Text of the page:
I have a 2nd hand Chester 920, but not quite as well appointed as your new acquisition. Luckily you will be spared the faff of making the necessary improvements to the base model as the previous owner seems to have ironed out the known wrinkles for this class of lathe. I say this with a note of envy, as I am on the improvement journey myself. The headstock design is pretty basic and like yours, mine has no oiling points for the spindle bearings. Mine is grease lubricated and to be honest I have never added any more. Like most machines, simple things like feeling the temperature of the bearing housing after use will help to develop a feel for what is normal, or otherwise.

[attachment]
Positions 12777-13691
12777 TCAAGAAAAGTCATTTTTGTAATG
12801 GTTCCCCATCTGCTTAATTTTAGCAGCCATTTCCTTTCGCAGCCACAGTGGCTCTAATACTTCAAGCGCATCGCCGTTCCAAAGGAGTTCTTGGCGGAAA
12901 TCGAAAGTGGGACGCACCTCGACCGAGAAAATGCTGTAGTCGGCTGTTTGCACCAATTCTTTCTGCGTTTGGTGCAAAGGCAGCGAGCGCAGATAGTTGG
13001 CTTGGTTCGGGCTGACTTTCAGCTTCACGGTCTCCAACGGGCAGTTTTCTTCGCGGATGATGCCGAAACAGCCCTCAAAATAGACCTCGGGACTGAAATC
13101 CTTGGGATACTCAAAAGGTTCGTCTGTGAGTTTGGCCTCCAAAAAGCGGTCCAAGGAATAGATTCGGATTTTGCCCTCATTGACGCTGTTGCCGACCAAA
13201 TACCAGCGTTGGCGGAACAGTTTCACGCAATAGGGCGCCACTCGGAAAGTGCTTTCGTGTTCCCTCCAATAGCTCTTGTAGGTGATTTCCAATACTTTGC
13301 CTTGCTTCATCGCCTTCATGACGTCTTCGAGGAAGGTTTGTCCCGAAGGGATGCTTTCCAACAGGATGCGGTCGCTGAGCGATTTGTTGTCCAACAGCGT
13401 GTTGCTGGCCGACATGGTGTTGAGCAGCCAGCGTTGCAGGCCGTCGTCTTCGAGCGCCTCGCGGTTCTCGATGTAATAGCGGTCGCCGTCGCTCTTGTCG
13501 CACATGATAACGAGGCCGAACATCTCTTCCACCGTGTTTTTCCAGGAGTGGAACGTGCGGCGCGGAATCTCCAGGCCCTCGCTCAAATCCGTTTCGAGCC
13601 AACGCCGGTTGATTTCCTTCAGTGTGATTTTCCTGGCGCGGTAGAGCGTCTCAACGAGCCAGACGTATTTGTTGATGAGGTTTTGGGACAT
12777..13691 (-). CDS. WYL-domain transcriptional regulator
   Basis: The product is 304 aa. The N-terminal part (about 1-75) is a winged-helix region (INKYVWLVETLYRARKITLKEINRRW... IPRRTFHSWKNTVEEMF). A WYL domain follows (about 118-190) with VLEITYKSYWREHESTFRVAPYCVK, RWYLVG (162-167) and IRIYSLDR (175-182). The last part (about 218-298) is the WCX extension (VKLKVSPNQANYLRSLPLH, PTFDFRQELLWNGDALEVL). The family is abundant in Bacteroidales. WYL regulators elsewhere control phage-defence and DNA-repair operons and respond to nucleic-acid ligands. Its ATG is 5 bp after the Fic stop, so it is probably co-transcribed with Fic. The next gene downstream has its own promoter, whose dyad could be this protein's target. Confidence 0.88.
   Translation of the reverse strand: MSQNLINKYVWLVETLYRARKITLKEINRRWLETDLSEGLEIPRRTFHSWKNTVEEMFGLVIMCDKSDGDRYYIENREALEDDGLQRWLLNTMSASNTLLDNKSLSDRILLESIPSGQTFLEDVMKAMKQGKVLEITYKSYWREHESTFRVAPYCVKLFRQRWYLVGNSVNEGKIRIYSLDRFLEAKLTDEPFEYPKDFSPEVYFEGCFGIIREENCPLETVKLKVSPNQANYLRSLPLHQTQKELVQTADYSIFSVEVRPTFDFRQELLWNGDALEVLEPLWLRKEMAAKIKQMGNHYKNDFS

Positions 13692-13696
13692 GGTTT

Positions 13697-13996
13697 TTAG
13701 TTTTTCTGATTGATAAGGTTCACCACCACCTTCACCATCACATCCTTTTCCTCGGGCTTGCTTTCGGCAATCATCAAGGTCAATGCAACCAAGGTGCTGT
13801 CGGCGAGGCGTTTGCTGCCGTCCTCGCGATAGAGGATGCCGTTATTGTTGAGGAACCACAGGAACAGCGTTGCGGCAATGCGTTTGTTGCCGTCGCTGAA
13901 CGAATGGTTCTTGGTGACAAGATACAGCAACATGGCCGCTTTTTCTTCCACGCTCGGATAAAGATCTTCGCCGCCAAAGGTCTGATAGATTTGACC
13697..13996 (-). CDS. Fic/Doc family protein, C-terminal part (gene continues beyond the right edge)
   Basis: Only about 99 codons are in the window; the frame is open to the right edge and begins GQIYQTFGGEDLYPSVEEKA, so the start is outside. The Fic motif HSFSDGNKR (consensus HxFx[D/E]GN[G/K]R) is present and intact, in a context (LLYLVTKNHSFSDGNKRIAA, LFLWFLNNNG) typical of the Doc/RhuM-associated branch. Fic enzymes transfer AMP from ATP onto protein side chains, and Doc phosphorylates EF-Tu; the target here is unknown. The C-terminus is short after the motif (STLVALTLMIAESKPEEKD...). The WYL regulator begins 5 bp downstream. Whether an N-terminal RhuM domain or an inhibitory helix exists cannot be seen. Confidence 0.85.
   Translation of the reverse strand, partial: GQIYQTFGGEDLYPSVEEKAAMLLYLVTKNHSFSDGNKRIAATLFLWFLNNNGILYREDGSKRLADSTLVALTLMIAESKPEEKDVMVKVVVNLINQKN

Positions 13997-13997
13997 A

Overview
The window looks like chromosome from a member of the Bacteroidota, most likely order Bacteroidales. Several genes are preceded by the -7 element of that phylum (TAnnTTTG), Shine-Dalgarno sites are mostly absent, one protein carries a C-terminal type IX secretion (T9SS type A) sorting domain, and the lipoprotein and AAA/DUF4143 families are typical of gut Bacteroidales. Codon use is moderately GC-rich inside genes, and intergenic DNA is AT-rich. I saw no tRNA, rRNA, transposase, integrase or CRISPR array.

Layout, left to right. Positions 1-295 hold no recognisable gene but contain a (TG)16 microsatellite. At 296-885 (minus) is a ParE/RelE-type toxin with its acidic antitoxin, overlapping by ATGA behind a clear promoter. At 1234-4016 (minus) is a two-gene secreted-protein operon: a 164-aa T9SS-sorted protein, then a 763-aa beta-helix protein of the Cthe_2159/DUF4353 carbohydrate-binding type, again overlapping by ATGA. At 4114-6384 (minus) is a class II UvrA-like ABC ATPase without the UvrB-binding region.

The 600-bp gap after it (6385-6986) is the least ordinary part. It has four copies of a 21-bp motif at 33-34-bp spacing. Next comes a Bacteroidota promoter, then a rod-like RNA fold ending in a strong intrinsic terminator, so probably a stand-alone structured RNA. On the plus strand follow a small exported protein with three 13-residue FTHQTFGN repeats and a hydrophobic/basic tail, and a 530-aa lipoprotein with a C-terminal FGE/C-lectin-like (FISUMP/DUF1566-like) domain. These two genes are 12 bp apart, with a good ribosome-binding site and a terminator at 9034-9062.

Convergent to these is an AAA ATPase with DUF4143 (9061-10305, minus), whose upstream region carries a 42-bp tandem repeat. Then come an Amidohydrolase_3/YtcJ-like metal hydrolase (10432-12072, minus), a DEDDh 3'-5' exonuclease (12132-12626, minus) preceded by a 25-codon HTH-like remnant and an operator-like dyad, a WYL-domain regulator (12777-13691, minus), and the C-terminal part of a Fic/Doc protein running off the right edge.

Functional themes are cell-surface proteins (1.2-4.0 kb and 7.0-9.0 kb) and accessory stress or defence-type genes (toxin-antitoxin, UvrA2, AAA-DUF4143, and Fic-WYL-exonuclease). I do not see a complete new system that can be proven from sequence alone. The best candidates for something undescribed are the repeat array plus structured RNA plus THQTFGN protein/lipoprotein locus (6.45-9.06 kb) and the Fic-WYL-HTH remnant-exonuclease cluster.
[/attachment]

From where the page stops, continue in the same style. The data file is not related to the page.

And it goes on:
The bearings are ordinary standard 32007 taper rollers, widely available and relatively cheap, in the very unlikely event that you ever need to replace them.

Enjoy your new machine.

Joseph Noci 118/07/2019 07:07:06
542 forum posts
832 photos
Posted by Neil Wyatt on 15/07/2019 01:50:45:
Posted by Ron Laden on 10/07/2019 19:14:27:

Its my first time with ER collets, would I be right in thinking that the correct fitting procedure is to first fit the collet into the nut, (you can sort of feel it clip in) and then fit the nut to the chuck body, checking its correctly seated..

Ron

Tip: do them up as tight as you can with the supplied spanner. They 'like' being tight for accuracy and grip and won't be damaged if holding work in their capacity range, the standard torque is surprisingly high and hard to achieve by hand.

Neil

There was a thread some time ago on ER collets and their tightening up..